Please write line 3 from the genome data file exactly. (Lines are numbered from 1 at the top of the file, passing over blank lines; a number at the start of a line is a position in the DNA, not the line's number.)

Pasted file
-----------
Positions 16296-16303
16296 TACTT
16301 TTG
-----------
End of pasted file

16301 TTG